In the LeBron James Sweepstakes, the Cavs' China Ties May Trump New York

Tom DelamaterAnalyst IDecember 16, 2009

BEIJING - AUGUST 24:  LeBron James of the Cleveland Cavaliers embraces a student from a school for children of migrant workers at a promotional event during a visit to China on August 24, 2009 in Beijing, China.  (Photo by Feng Li/Getty Images)
Feng Li/Getty Images

Cleveland fans felt a renewed sense of optimism this week after the Cavaliers moved to solidify their ties to China and its ever-expanding NBA fanbase.

Two separate deals were announced that pave the way for increased exposure for the Cavs, who are already a fan favorite in the most populous nation on earth.

On Monday, the team announced a marketing partnership with the Tsingtao Brewery Company, whose signature beer will be featured at Quicken Loans Arena. The Cavaliers also announced that a deal has been reached to sell a minority stake in the team to influential Chinese businessman and philanthropist Albert Hung.

In addition to providing an infusion of revenue for the franchise, the agreements cater to the personal business goals of the team’s superstar and free-agent-to-be, LeBron James.

James has been open about his desire to achieve business success in China. It’s in keeping with his goal of becoming the world’s first billionaire athlete—now a greater possibility following the bizarre and unexpected fall from grace of Tiger Woods.

The deals announced this week solidify the Cavaliers’ popularity in China, where 34 of the team’s games were scheduled to be televised this season. Sales of LeBron James apparel already rank second in the nation, behind Kobe Bryant, and his affiliation with the Nike brand is well-known there.

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Bryant’s popularity in China received a mild boost when guard Sun Yue, a former member of the Chinese national team, played for the Lakers during the 2008-09 season. Although Sun’s contribution was minimal, his presence on the L.A. roster heightened already rabid Chinese interest in the Lakers, and Bryant, during their championship run.

Cavs owner Dan Gilbert has made consistently shrewd business moves since buying the team in 2005. He gave their home court a plush makeover while renaming it Quicken Loans Arena, infusing it with cash from his billion-dollar mortgage company. He also built a palatial new training and practice facility in the Cleveland suburb of Independence.

Perhaps most important, he hired Danny Ferry as general manager and Mike Brown as head coach, moves that have established a winning environment for the franchise.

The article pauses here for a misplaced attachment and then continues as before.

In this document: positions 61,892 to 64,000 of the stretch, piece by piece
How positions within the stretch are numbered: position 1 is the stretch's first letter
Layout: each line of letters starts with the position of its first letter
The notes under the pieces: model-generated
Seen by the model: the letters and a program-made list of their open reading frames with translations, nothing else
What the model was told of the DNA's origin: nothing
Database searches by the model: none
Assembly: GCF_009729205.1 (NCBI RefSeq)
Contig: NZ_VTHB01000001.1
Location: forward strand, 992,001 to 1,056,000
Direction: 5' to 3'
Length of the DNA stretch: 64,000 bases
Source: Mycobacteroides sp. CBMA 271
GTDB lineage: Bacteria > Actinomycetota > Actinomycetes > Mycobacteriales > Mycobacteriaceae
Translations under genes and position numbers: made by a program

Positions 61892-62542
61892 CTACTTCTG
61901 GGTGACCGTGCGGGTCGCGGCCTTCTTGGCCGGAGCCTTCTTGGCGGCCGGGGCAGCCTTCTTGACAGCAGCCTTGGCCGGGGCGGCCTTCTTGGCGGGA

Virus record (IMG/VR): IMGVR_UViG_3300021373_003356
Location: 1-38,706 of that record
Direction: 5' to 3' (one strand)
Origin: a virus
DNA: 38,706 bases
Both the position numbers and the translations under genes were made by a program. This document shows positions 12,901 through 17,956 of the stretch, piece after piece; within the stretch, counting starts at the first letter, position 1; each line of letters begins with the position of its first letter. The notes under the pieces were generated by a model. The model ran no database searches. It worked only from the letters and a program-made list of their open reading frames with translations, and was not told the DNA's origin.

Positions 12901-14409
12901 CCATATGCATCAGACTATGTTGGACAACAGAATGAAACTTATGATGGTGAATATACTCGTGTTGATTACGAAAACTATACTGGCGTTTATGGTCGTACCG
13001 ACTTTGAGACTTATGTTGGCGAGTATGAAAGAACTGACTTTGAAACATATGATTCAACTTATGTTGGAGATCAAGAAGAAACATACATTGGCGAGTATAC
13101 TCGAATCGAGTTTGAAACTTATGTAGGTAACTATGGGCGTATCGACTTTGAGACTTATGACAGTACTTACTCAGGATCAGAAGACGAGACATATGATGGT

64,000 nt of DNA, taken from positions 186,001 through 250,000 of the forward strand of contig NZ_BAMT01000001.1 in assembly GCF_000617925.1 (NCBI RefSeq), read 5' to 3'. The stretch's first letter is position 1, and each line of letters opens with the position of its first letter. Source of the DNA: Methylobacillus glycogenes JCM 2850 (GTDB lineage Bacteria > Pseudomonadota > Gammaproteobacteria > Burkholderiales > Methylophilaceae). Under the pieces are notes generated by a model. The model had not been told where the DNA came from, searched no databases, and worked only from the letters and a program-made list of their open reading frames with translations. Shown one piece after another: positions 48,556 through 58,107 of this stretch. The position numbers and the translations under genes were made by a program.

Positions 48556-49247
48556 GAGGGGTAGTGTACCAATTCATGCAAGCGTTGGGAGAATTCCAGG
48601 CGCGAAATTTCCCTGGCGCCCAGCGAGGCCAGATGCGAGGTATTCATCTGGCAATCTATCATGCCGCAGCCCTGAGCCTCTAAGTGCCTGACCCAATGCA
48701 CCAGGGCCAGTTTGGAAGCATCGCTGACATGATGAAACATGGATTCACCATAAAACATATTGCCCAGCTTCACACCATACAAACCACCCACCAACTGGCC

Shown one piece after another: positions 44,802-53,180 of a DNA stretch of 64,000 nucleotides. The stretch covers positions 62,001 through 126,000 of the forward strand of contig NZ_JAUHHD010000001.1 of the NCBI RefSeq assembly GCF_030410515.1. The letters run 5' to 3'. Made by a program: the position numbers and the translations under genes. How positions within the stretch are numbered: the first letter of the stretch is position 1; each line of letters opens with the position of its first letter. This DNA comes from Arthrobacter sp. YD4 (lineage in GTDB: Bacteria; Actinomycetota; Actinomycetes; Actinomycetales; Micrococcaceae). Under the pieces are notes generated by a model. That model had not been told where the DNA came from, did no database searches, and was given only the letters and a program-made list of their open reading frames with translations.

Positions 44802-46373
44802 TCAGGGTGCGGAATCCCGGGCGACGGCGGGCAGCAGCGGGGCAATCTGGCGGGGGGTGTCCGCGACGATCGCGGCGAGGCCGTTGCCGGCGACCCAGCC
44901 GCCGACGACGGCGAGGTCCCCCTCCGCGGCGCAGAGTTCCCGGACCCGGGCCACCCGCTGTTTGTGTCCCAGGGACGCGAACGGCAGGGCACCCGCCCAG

Clearly, Gilbert’s decisions were made with an eye on keeping James happy and comfortable in Cleveland, knowing as he does LeBron’s love for the spotlight and personal infatuation with New York. Now, Gilbert has one-upped even himself with his groundbreaking business deals in the Far East.

Where LeBron will end up is anybody’s guess, and he’s not giving any clues. Magic Johnson recently suggested that James will choose New York for its media presence and marketing clout.

But LeBron is already a marketing machine, overseeing a burgeoning empire from his home base in Northeast Ohio. On that count, it appears New York would benefit from LeBron’s arrival as much, if not more, than he would benefit from a move east.

Furthermore, when it comes to basketball, James has stated that winning is the most important thing to him. In that category, the Knicks and the Nets lag far behind the Cavaliers.

LeBron is also loyal to, and proud of, the region and the people who helped shape him into the worldwide icon he has become. Couple that with the fact that the Cavaliers can offer him more money over a longer contract than any other team, and it’s clear that staying in Cleveland makes as much sense as leaving for the Big Apple—or anywhere else.

Gilbert is no dummy. He knows his bread is buttered primarily by the presence of James, who is one of the most recognizable icons of sport. Rather than wring his hands over LeBron’s pending free agency, the Cavs’ owner has acted decisively to convince James that Cleveland is the best place for him—not only to continue his pursuit of an NBA championship, but also to achieve his business and financial goals.

The courting of LeBron James will begin in earnest come June. Then again, Dan Gilbert has taken nothing for granted. He has used LeBron’s presence in, and affection for, Northeast Ohio to his advantage, while setting his sights on a faraway land that holds unbridled promise for his team and its star.

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